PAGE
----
Since 2001, the region's travel sector has weathered the fallout from international extremist violence, the deadly SARS virus and the bird flu health scare, and it is again confident of overcoming last month's calamity.

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VIP visits slowing tsunami aid deliveries



JAKARTA, INDONESIA - Relief workers say a flood of foreign dignitaries is clogging the airport in Indonesia's Aceh province and slowing the distribution of aid to tsunami victims.

UN Secretary General Kofi Annan and U.S. Secretary of State Colin Powell were among those who stopped in Banda Aceh this week.

Their heavy security temporarily shut down the city's only airport and prevented incoming aid planes from landing.

Officials say these VIP visits help secure foreign aid for the region.

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Tsunami toll surpasses 150,000 confirmed dead



The death toll from the tsunami has surpassed 150,000, two weeks after killer waves engulfed coastlines around the Indian Ocean and left hundreds of thousands homeless and hungry.

The toll of those missing also rose by nearly 5,000 in Sri Lanka and 10,000 in Indonesia.

"First the people tried to find them among the dead, then went around the hospitals. Now they are coming to us," said K.G. Wijesiri at Sri Lanka's National Disaster Management Center.

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Are we ready for a tsunami?

(Editor's Note: Published on page A14 of the January 9, 2005 issue of the Philippine Daily Inquirer)

A TSUNAMI (pronounced soo-NAH-mee) is rare but destructive. The tsunami spawned by a magnitude 9 earthquake in the Indian Ocean on Dec. 26 killed more than 150,000 people in 12 countries in South and Southeast Asia and on the east coast of Africa.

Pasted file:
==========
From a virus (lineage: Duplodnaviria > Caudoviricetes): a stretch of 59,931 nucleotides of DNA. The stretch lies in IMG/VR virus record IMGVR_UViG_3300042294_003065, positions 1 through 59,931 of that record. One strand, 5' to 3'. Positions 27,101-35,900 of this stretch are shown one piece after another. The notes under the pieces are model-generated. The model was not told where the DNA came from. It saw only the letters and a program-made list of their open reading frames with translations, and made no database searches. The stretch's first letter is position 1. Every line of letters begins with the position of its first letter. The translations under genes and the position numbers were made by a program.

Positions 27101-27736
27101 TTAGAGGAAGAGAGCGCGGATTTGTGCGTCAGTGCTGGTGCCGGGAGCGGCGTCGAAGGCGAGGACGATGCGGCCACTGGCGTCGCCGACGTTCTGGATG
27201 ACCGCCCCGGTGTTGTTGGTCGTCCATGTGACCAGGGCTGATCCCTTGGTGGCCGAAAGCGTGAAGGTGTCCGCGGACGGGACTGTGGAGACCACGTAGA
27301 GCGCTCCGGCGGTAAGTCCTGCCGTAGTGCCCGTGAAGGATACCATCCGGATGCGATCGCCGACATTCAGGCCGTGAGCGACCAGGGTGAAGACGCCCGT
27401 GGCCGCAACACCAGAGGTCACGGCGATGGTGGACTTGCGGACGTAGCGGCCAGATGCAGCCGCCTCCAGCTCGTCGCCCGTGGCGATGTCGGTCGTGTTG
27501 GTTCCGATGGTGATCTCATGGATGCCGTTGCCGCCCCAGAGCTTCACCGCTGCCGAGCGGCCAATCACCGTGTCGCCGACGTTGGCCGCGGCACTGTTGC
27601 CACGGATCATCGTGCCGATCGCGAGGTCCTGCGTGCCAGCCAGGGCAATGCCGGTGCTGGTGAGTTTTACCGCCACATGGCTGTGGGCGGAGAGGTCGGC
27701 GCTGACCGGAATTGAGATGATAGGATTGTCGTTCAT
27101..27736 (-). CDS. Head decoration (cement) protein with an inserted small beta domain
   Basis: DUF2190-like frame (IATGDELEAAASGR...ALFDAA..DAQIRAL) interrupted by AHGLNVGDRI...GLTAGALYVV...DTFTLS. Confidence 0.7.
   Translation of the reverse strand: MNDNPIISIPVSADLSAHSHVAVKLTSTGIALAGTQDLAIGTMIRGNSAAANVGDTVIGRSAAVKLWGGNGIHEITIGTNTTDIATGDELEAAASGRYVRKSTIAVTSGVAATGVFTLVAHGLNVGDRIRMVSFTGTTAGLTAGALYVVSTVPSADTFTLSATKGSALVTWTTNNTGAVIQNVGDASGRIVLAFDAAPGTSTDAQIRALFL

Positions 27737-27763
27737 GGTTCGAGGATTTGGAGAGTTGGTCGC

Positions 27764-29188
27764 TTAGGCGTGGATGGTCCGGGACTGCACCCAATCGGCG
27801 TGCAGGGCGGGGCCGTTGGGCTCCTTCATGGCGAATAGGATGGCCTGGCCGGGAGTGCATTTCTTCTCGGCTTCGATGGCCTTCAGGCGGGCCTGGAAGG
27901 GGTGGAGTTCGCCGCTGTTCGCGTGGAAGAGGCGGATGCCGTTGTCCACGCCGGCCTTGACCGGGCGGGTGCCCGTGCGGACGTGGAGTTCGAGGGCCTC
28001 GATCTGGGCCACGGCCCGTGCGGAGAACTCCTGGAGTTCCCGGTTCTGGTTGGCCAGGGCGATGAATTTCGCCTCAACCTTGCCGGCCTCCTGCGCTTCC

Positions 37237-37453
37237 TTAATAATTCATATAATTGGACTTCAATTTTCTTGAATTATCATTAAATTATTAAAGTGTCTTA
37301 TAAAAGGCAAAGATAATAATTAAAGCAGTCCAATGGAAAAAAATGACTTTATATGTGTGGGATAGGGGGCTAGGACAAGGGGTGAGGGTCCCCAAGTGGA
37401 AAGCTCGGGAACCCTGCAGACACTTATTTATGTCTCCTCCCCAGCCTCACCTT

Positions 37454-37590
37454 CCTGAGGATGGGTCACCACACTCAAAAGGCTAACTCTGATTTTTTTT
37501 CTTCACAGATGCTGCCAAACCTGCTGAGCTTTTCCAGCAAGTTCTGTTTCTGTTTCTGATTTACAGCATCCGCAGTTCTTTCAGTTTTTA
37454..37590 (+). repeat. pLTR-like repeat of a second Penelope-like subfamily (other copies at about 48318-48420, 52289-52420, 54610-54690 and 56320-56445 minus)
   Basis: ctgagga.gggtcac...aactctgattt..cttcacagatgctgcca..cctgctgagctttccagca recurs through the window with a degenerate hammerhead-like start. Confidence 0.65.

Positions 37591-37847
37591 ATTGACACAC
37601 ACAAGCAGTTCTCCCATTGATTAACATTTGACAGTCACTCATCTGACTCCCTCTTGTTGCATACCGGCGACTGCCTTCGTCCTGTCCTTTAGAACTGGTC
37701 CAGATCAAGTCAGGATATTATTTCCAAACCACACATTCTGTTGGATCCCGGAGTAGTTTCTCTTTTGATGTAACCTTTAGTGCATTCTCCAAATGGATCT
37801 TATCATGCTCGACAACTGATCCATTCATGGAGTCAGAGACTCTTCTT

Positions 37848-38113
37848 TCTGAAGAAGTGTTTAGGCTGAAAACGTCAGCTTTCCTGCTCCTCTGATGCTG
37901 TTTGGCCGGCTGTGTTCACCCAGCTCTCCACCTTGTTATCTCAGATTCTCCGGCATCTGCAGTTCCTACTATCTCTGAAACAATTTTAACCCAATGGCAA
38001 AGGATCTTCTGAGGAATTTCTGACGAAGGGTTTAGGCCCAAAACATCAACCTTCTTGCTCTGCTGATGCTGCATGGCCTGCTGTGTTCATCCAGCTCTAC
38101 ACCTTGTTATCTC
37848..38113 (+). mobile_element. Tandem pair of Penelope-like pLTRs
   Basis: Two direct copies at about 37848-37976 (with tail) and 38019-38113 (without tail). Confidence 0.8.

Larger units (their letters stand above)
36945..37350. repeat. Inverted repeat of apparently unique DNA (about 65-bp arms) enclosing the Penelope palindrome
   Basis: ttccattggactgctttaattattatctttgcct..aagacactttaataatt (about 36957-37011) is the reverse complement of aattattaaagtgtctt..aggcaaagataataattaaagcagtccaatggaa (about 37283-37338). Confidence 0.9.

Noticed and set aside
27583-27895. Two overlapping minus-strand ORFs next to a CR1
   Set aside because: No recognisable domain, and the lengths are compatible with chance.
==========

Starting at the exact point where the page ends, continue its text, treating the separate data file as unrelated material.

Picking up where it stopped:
World leaders, who gathered in Jakarta on Jan. 6 to figure out the best way to speed up aid to victims, agreed that a tsunami warning system like the one in place in the Pacific should be established in the Indian Ocean as quickly as possible. "It is proven that 10 minutes advance warning can save hundreds of lives." Thai Foreign Minister Surakiart Sathirathai said.

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Don’t uproot tsunami generation, they’ve lost everything

LONDON, JANUARY 8: People are calling them the Tsunami Generation. It is impossible in the chaos to list those who have been orphaned, those who have been separated from their loved ones. But the current estimate is that 30,000 children lost both parents to the killer waves.

People around the world have offered their homes, but a debate has broken out over the merits of international adoption.

‘‘It’s important for a child to be in their country of origin — however great the devastation — to be with their culture, their language, and their family,” says Lucy Handford, a spokesman for the British Association for Adoption

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Tsunami-hit tribe celebrates baby

INDIAN officials celebrated a rare piece of good news in the tsunami-hit Andaman and Nicobar islands today - the birth of a baby girl to a teenage mother from a threatened "Stone Age" tribe.

Less than 100 of the hunter-gatherer Onge tribe remain, and concerns for the tribe's welfare have grown in the wake of the December 26 disaster.

"The baby is good news, we want the population to increase," said K C Ghoshal, assistant commissioner in the government's tribal welfare department in the Andaman and Nicobar islands.